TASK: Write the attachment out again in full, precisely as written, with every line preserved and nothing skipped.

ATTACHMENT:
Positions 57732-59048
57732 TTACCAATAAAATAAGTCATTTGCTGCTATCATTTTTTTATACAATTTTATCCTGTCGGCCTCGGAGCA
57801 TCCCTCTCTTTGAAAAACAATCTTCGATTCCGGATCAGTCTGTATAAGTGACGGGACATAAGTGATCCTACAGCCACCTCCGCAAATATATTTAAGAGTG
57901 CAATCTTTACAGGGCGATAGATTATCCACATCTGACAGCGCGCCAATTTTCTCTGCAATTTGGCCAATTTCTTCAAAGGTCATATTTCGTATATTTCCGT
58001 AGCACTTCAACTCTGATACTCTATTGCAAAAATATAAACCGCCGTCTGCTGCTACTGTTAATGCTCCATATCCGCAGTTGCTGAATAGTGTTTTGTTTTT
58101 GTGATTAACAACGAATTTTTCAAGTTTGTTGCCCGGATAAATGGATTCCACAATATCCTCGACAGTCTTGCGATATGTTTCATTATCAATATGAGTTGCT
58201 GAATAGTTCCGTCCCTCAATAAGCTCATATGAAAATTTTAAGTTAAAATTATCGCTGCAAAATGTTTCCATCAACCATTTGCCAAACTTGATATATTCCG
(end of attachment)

Positions 57732-59048
57732 TTACCAATAAAATAAGTCATTTGCTGCTATCATTTTTTTATACAATTTTATCCTGTCGGCCTCGGAGCA
57801 TCCCTCTCTTTGAAAAACAATCTTCGATTCCGGATCAGTCTGTATAAGTGACGGGACATAAGTGATCCTACAGCCACCTCCGCAAATATATTTAAGAGTG
57901 CAATCTTTACAGGGCGATAGATTATCCACATCTGACAGCGCGCCAATTTTCTCTGCAATTTGGCCAATTTCTTCAAAGGTCATATTTCGTATATTTCCGT
58001 AGCACTTCAACTCTGATACTCTATTGCAAAAATATAAACCGCCGTCTGCTGCTACTGTTAATGCTCCATATCCGCAGTTGCTGAATAGTGTTTTGTTTTT
58101 GTGATTAACAACGAATTTTTCAAGTTTGTTGCCCGGATAAATGGATTCCACAATATCCTCGACAGTCTTGCGATATGTTTCATTATCAATATGAGTTGCT
58201 GAATAGTTCCGTCCCTCAATAAGCTCATATGAAAATTTTAAGTTAAAATTATCGCTGCAAAATGTTTCCATCAACCATTTGCCAAACTTGATATATTCCG